This baseline study is part of a partnership between UNCDF and PEAS, which seeks to provide answers to some pertinent questions: What are the advantages of moving from cash to digital payments for different stakeholders? How does that impact access, affordability, quality and sustainability of secondary education? One of the potential solutions could be a system where parents can pay school fees based on their cash flow linked to the seasonality of the different crops they grow.

All of this is set against the background that in Sub-Saharan Africa, only one in four children are able to continue their education beyond primary school, as secondary education is still largely underfunded and under-provisioned (PEAS, 2015). In Uganda, the Africa – America Institute reports that in 20151, 72 percent of secondary school-aged children were still not in school.

In the months to come UNCDF together with PEAS will prototype and pilot some of the potential digital finance solutions aimed to increase the attendance rates. Which in turn, would allow more and more children in Uganda to finish secondary school.  

By Richard Ndahiro, Digital Financial Services expert, UNCDF

1State of education in Africa report 2015, The Africa America Institute

 

 

For more information, please contact
Naomi de Groot
KM Consultant, Uganda
Additional Information
Naomi de Groot
KM Consultant, Uganda

Agency Banking “El Dorado” in Uganda – what to expect?

Uganda

Agency Banking “El Dorado” in Uganda – what to expect?

November 02 , 2017
Kampala, UGANDA - 

The game is on. The legislation needed to enable agency banking in Uganda has been passed and so now, banks in the country are preparing to roll out their agency banking strategies. To acquire new customers, especially in the rural areas of the country.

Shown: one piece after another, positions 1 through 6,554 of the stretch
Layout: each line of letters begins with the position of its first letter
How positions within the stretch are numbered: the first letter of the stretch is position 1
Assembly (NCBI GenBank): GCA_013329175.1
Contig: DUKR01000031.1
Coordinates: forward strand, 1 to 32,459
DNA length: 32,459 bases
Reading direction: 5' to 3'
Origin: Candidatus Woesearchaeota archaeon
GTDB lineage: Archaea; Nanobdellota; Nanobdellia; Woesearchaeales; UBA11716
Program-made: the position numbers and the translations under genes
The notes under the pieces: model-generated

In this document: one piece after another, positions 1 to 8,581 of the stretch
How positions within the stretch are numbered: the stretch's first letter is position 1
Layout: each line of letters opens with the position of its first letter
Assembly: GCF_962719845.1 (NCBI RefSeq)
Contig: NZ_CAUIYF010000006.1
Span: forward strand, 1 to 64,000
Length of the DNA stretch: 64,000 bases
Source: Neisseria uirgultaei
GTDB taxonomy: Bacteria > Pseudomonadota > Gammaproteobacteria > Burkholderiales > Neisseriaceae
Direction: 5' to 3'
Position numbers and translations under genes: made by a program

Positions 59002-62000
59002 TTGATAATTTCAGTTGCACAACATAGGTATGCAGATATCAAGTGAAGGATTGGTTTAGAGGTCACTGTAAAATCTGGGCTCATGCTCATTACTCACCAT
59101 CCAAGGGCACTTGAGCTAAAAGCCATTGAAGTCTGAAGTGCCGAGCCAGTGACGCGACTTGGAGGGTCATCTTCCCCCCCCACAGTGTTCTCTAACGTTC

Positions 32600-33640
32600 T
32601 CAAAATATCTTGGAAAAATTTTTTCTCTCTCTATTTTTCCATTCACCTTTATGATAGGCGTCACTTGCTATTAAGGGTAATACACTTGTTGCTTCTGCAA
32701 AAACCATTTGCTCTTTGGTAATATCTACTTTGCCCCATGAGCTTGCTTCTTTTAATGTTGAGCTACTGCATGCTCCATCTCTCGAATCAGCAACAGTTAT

Although most banks in Uganda have implemented mobile banking, agency banking will be a real game changer for the Ugandan market since it will allow end-to-end ownership of the distribution channel, without relying on the Mobile Network Operator’s (MNOs) other than for their communication services. This opens the door for increased competition, mainly on pricing and quality of service provided.

Within this context, UNCDF is supporting several Ugandan banks in their preparations to launch and roll out agency banking solutions. “We foresee a number of players to go live before the end of the year, with many others to follow early next year. As of now there is room for everyone. That’s how big the opportunities are. However, the competition will become fierce and not only amongst banks. The first pain will be felt in the fight for scarce resources to manage a network of agents in the Ugandan market; working capital of agents as well as experienced staff to manage this distribution channel. This is a space to watch, as it will certainly reshape the DFS landscape in Uganda”, says Bram Peters, UNCDF’s Country Technical Specialist – Digital Finance.

As Michael Nuwagaba – Agent Banking Manager at Centenary Bank – highlights, “Agent Banking is an efficient model that will help us in driving our Financial Inclusion strategy of reaching the unbaked, majority of whom are located in rural areas. The channel shall enhance customer service experience by bringing banking to the neighborhoods of the customers we serve. With this increased outreach, customers shall conveniently access financial services through duly appointed agents near them without feeling the need to visit a Bank branch.”

Exploring the best entry strategy

The partnering banks are indeed eager to start and their strategies to do so are varied; some are betting on a first mover advantage, while others are hedging their bet on a delayed market entry while observing and learning from their competitors’ successes and failures.